Last week, the U.S. Senate voted 69-30 to pass an historic bipartisan infrastructure legislation containing billions for climate resilience and public transit. Nineteen Republican Senators, including Minority Leader Mitch McConnell (R-KY), voted in favor of the measure, which includes $550 billion in new spending.
Overall, the Infrastructure Investment and Jobs Act (H.R. 3684), would provide about $1 trillion to programs across federal agencies. In addition to major investments in roads, bridges, railways, and public transit, the bill includes funding for broadband internet access, water and wastewater infrastructure, electric vehicle charging stations, clean transportation, and carbon capture efforts. More than $500 million would go to initiatives within the U.S. Geological Survey. The National Oceanic and Atmospheric Administration would receive $2.6 billion under the bill, including $492 million for mapping and forecasting inland and coastal flooding; nearly $300 million for habitat restoration projects; $20 million for consultations and permitting related to the Endangered Species Act and Marine Mammal Protection Act; and $50 million to predict, model, and detect wildfires. The infrastructure bill now needs to be passed by the House before President Biden can sign it into law.
After passing the bipartisan infrastructure legislation, Senate Majority Leader Chuck Schumer (D-NY) moved to pass a second, larger 10-year budget resolution totaling about $3.5 trillion and focused on President Biden’s economic and climate agenda. The budget blueprint provides instructions for various committees to draft a budget reconciliation package that could pass both chambers by a simple majority. The reconciliation process allows legislation to bypass a Senate filibuster and circumvent the 60-vote threshold.
The budget framework provides the outline for a spending package aimed at expanding certain domestic programs and combating climate change by significantly reducing greenhouse gas emissions. Although the $1 trillion bipartisan infrastructure bill does not include any research dollars, the reconciliation package is expected to include some funding for research-related programs. The plan includes $44 billion for programs under the jurisdiction of the House Science, Space, and Technology Committee. A memorandum for Democratic senators indicates unspecified investments in the National Science Foundation’s new technology directorate, climate research, and research infrastructure at Department of Energy National Labs and minority-serving institutions. Overall, the Senate Committee on Commerce, Science, and Transportation would be allocated $83 billion for climate resiliency projects and environmental research.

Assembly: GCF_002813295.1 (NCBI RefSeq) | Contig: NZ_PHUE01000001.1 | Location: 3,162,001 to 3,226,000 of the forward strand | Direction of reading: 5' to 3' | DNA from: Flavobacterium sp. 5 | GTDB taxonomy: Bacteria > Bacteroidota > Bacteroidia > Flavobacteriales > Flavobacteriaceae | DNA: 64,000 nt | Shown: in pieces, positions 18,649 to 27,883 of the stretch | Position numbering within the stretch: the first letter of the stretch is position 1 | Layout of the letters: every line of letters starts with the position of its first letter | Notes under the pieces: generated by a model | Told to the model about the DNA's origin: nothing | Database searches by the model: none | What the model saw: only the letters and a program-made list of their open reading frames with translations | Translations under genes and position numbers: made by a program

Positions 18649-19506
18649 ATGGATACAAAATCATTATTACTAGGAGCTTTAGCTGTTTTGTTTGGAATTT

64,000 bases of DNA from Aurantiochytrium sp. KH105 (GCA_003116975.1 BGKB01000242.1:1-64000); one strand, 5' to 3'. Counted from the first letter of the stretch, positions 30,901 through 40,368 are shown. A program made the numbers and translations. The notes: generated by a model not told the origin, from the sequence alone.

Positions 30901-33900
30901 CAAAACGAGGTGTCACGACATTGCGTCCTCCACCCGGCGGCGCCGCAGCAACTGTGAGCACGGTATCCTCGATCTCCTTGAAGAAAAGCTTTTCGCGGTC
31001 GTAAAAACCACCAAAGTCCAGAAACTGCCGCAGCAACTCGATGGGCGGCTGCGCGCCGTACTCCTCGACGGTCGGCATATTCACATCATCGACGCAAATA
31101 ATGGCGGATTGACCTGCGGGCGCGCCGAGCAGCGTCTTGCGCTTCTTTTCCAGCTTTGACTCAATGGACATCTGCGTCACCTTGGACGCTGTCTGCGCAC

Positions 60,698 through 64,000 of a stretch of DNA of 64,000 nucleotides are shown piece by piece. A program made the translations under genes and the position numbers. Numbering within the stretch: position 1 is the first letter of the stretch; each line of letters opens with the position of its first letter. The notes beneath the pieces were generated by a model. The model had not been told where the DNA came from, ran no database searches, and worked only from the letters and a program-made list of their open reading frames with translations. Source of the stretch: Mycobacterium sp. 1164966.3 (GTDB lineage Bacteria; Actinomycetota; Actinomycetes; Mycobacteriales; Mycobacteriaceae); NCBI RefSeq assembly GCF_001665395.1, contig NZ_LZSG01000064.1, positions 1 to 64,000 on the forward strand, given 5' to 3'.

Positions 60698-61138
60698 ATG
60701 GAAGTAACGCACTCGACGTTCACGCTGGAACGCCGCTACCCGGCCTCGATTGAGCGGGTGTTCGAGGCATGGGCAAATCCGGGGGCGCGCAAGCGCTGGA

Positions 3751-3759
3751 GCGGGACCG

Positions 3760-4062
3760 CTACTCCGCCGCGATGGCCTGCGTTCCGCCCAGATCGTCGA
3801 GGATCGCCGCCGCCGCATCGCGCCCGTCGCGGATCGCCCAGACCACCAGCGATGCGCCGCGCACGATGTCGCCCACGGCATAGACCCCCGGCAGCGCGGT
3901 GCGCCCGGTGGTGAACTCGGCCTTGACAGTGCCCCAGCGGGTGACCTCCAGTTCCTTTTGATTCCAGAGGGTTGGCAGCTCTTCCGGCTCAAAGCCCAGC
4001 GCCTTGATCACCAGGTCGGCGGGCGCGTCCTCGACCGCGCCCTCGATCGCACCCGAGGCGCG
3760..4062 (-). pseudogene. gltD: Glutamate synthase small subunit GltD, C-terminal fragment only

On August 11, the Senate voted 50-49 to pass the budget blueprint along party lines. However, the reconciliation package is likely to face an uphill battle, with some Democrats expressing reservations about the topline spending level. “I have also made clear that while I will support beginning this process, I do not support a bill that costs $3.5 trillion,” said Senator Kyrsten Sinema (D-AZ).
The House is expected to come back from recess the week of August 23 to pass the budget resolution. Speaker Nancy Pelosi (D-CA) has pledged not to hold a vote on the bipartisan bill until the reconciliation package clears the Senate. In response, a group of nine moderate House Democrats have indicated in a letter to Speaker Pelosi that they would withhold support for the $3.5 trillion budget resolution until the $1 trillion bipartisan infrastructure bill is signed into law—a move that could complicate negotiations over the two measures going forward.
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